Posts Tagged ‘tea’


This week’s very small existential crisis

May 7, 2012

It ‘s a cold, rainy, gloomy day, as it has been five of the last six days, so what I’d really like to be drinking right now is a large mug of smoky Russian Caravan tea, crowned with a little steamed milk. But this is not possible, because most of my tea stash – as well as my beloved green Beehouse teapot – is still in Massachusetts. I’m not about to buy another teapot (I do at least have an infuser spoon) and I really can’t justify buying more tea when I already have so much back home. And therein lies the central dilemma of my life at present: I Can’t Possibly Live Another Day Without [insert kitchen implement or food item here], Yet I Already Own It And Refuse to Buy It Again. I have already succumbed to buying a few such things in the last week, since moving to a new sublet that lacked a vegetable peeler and a pot big enough to make soup or cook long pasta. And I already have a replacement bottle of Sriracha, because really, people, I’m only human. But I’m trying to travel fairly light for now, so I’m making do without a lot of seemingly-crucial things.

At root, though, the dilemma is not what to buy or not buy on a daily basis. It’s how long I can wait before “real life” starts – the kind of life where I know where I’m living more than a couple of months in advance, where I feel settled enough to import things like my piano and my cat and my blue cast-iron pot. Right now I feel like I’m only pretending to live in New York, and as much as I’m embarrassed to admit it, it seems what it will take to make this city feel like home is Stuff. And routine. And, you know, a job that takes up more than a few hours a week and is both artistically and financially rewarding. Or at very least, the discipline to structure my independent work (practicing, writing, etc.) so it feels more like a job.

I guess I’m saying I want to have already arrived here, to have my life established and settled, to have paid my dues in the business and found myself a niche. Except that’s also not what I want at all. Because I love knowing that I could, theoretically, take a touring gig tomorrow. I could, theoretically, drop everything and go visit a friend on a whim. And as exhausting as it sometimes feels to have to learn a new neighborhood and a new set of transportation parameters every couple of months, I also really enjoy the discovering. I just came back from a brief reconnaissance walk (goal: try a new coffee place and find some vegetables for dinner, taking note of interesting-looking restaurants along the way), and while I should probably not take too many of those on rainy days, lest the weather cloud my view (ha!), I did have the pleasure of being asked by the man who made my latte if I was a dancer. I always enjoy this question, though I normally only get it when I’ve just started working with a new theater company who doesn’t know me yet, and therefore doesn’t know how emphatically I am not a dancer. I just stand like one sometimes.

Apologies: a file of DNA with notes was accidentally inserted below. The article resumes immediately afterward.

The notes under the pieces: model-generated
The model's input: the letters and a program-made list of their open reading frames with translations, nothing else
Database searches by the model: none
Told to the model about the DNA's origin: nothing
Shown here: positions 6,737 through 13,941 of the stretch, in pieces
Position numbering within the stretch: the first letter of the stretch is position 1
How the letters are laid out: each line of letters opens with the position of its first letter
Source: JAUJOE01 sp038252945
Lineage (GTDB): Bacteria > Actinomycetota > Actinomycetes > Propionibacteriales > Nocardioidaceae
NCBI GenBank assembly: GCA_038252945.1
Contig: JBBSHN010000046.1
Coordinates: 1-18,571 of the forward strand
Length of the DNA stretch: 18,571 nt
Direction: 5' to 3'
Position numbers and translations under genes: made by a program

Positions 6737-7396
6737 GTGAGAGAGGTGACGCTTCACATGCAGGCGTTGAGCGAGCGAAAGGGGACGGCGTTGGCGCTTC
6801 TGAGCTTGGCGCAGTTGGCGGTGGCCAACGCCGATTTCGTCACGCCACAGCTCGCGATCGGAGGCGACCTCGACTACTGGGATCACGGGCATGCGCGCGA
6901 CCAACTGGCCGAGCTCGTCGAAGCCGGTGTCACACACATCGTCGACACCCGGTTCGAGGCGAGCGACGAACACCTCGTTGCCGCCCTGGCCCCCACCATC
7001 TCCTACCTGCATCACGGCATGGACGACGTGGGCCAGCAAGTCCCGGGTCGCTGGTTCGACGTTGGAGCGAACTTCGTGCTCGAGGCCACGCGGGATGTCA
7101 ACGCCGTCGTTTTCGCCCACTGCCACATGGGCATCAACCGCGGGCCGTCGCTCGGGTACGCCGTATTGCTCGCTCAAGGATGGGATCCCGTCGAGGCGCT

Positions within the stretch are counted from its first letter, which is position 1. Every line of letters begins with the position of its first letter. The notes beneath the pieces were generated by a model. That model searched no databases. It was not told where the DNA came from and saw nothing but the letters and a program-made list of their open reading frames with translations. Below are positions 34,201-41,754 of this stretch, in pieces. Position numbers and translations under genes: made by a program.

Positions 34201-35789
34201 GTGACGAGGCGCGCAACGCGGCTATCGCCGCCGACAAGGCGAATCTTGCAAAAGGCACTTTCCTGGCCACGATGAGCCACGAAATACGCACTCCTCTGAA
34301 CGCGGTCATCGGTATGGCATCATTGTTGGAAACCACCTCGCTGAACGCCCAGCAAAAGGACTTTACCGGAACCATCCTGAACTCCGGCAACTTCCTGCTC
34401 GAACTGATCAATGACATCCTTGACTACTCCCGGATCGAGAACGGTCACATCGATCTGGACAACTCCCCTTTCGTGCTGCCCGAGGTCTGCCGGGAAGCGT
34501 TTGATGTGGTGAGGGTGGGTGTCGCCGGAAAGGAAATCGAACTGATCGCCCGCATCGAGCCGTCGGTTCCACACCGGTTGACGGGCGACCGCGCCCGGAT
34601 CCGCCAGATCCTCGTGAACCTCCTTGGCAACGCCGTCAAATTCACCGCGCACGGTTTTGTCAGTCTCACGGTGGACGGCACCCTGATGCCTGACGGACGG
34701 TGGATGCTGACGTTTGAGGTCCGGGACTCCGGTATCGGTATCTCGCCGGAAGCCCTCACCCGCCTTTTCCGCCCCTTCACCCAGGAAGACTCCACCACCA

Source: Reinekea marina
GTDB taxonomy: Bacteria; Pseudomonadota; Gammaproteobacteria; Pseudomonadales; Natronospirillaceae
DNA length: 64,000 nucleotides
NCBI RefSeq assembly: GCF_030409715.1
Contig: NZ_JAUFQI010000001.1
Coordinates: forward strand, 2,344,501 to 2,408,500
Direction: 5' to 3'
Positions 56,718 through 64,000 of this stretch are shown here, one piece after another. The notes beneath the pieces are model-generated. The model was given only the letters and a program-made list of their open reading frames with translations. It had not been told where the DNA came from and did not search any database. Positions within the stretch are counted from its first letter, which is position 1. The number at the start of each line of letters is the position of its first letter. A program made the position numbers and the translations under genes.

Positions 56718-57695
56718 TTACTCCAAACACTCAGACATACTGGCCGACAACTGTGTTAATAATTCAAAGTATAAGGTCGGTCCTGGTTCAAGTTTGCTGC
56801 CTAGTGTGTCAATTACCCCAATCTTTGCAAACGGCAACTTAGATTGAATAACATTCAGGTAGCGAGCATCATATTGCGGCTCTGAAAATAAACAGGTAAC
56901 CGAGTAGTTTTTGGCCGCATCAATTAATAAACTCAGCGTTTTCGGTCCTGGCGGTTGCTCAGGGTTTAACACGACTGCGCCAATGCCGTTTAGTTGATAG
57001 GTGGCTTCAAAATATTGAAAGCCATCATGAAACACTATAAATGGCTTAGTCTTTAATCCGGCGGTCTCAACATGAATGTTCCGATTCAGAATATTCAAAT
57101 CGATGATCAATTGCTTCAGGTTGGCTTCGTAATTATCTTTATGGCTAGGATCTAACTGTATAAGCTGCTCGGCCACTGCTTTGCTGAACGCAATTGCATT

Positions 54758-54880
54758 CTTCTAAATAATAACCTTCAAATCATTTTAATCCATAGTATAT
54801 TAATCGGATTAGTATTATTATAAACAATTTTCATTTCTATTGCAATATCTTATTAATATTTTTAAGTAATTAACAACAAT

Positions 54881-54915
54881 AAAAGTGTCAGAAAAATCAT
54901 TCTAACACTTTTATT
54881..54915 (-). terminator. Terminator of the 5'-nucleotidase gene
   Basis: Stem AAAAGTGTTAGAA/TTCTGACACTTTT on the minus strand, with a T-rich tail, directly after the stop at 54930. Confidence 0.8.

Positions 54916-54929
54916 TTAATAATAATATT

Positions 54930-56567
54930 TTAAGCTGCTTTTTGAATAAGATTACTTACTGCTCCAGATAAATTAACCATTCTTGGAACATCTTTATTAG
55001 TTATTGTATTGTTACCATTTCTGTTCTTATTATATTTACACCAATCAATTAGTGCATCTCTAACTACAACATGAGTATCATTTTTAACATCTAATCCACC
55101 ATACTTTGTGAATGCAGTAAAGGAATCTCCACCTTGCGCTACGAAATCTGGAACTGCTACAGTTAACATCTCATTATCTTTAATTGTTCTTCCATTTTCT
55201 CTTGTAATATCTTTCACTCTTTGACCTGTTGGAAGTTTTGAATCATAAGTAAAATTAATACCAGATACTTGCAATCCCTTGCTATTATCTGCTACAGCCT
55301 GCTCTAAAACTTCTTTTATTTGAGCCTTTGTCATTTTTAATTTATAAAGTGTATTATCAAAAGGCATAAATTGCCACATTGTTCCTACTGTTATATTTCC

There’s a certain pleasure in not being known yet, not being defined or limited by anyone’s expectations. This is something I love about working in theater: you meet new people all the time, people who don’t yet know who you are and what you can or can’t do. Every show is a chance to impress someone, to exceed their expectations, to try on new skills and stretch the boundaries of the ones you already have. That’s true even with a company you already know, but it’s so much easier to just keep fitting into the concept of you that you think they have.

So I do like a certain amount of uncertainty – not just trial by fire, but a different fire every so often. What I’m working on now is finding a balance between the uncertainty and the things that make me feel rooted, even a little bit. Those things currently include: leaving my closet door open because the clothes inside are about the only things in this room that are actually mine. Taking pride in the fact that the one solely decorative item here is a prop from a show I was also involved with (I’m subletting from a Weathervane actor from two seasons ago). Improvising ways to make my favorite foods even without the exact right perfect pan or knife. And allowing myself to be loved by the two intensely snuggly cats that live here, even though they are not my cat.